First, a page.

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The Christine Smith Interview: I was 54 when my mother told me I had been left me shattered; NEWS THAT DROVE NEIGHBOURS' IAN INTO YEARS OF DEPRESSION.

Byline: Christine Smith

IF HAROLD Bishop is not the world's most boring soap character, then I'd like to know who is.

He is Neighbours' answer to a sleeping giant and makes Coronation Street's Ken Barlow seem like a fascinating bloke.

But his snooze-inducing antics occasionally provide some top TV comedy moments. Not all of them intentional.

Who can forget Harold's hysterical disappearance off a cliff in 1992, only to reappear four years later claiming he had suffered "amnesia"?

The farcical plotline put "The Bishop" in the same league as Dallas' Bobby Ewing who was notoriously killed off for an entire series before returning to the screen with the infamous line: "I've just had the strangest dream..."

But does actor Ian Smith, who has played Harold for 14 fabulous years, share the opinion that his TV alter ego is something of a cure for insomnia?

And, more importantly, is he like his character?

Just for safe measure, I pack a duvet before setting off to greet the 62-year-old star who is in London for this weekend's celebrations marking the 15th anniversary of Ramsay Street.

But the moment I meet the man himself, it is clear a nap will not be high on the agenda today.

Ian is very animated. "Harold is just an annoying old fart," the actor booms after I politely skirt around the issue of his TV character's "personality".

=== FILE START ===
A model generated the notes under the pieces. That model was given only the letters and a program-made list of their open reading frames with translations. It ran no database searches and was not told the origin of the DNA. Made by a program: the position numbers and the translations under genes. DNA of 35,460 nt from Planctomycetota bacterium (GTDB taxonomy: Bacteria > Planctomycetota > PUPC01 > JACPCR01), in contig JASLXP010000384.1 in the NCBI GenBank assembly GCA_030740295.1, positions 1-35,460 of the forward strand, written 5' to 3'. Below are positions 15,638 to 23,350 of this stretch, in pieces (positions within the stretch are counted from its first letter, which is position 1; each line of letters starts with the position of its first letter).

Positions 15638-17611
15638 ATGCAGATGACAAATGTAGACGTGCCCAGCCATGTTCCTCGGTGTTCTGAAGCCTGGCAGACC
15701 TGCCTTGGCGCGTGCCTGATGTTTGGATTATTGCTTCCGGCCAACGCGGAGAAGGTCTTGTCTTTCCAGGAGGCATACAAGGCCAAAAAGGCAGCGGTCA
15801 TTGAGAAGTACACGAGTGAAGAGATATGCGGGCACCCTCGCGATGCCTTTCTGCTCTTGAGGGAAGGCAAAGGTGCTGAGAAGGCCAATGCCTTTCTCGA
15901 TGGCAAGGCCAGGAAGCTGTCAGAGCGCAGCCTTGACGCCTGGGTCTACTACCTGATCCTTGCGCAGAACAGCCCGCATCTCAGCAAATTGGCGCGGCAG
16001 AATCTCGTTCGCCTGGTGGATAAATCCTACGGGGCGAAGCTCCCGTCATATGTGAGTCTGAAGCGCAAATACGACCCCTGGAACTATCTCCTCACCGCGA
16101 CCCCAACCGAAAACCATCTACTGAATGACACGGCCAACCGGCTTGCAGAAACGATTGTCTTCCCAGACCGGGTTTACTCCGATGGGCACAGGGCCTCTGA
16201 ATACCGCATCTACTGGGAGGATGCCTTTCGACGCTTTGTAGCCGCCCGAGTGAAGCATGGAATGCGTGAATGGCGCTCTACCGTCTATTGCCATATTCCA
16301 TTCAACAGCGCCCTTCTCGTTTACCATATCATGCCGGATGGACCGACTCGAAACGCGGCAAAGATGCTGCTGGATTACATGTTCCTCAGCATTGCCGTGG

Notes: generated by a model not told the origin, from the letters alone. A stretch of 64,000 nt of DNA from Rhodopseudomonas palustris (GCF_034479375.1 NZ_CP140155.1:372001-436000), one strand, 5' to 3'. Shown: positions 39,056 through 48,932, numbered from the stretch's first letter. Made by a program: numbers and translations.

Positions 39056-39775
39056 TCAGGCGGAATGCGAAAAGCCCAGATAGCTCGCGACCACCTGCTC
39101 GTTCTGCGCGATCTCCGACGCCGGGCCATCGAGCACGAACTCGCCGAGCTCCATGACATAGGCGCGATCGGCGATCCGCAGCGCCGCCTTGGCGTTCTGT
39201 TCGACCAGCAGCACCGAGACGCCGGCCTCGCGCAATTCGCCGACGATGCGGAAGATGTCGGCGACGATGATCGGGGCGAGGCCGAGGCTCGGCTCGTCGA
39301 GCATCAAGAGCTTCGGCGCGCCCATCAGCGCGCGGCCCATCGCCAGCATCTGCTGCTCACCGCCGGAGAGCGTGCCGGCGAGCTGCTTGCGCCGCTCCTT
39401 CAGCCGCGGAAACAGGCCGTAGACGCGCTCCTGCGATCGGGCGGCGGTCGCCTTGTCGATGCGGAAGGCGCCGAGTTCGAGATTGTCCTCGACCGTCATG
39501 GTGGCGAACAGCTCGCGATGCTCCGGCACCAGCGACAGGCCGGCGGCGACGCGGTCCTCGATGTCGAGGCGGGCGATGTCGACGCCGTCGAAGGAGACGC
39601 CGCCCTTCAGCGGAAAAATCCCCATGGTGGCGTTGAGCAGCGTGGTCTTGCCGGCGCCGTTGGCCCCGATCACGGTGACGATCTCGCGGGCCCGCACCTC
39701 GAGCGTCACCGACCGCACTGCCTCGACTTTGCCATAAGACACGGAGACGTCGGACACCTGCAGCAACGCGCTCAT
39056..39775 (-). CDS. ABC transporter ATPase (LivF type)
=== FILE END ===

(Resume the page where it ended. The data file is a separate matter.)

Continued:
"To be fair, he gets on my nerves sometimes!" he adds.

Ian is terribly proud of Harold. He has even stopped trying to lose weight because, he confides, a svelte Harold would not be the same.

"I want him to look stupid doing his power walking!" he explains, staring down (double chin intact) at the bright red shirt covering his chubby, teddy bear-like figure.

Ian enjoys a gag or two, unlike Harold.

HE ASSURES me: "Harold and I are total opposites in every single way. I eat meat, I drink booze, I have..."

Yes? I ask excitedly.

"I have," he continues, "been known to drop the odd naughty word!" Ooh, whatever next! So would you say you are wacky?

"Sure," he replies in a soft Australian drawl.

I'd say Ian veers more on the solid side of wacky than the outrageous. He is amenable and genuine, but terribly polite.

That said, he loves to chat.

Thankfully, he is not the droning type. One minute, he is enthusing about how he based Harold on a warehouse manager he once worked for and his late dad, Gordon. The next, he is declaring: "Gordon was my adoptive father. I found out he was not my real dad only after he had died. It was eight years ago." Ian was 54 at the time.

What? "I know," he sighs, looking very Harold, forlorn in his wire, gold-rimmed glasses.

"My mother Connie - well, adoptive mum - suddenly woke up one morning with an urgent need to tell me. I broke down when I was told and in fact, I would much rather I had not been told.

"Not at that age, 54. I was happy. My life was set. I had all my values in place.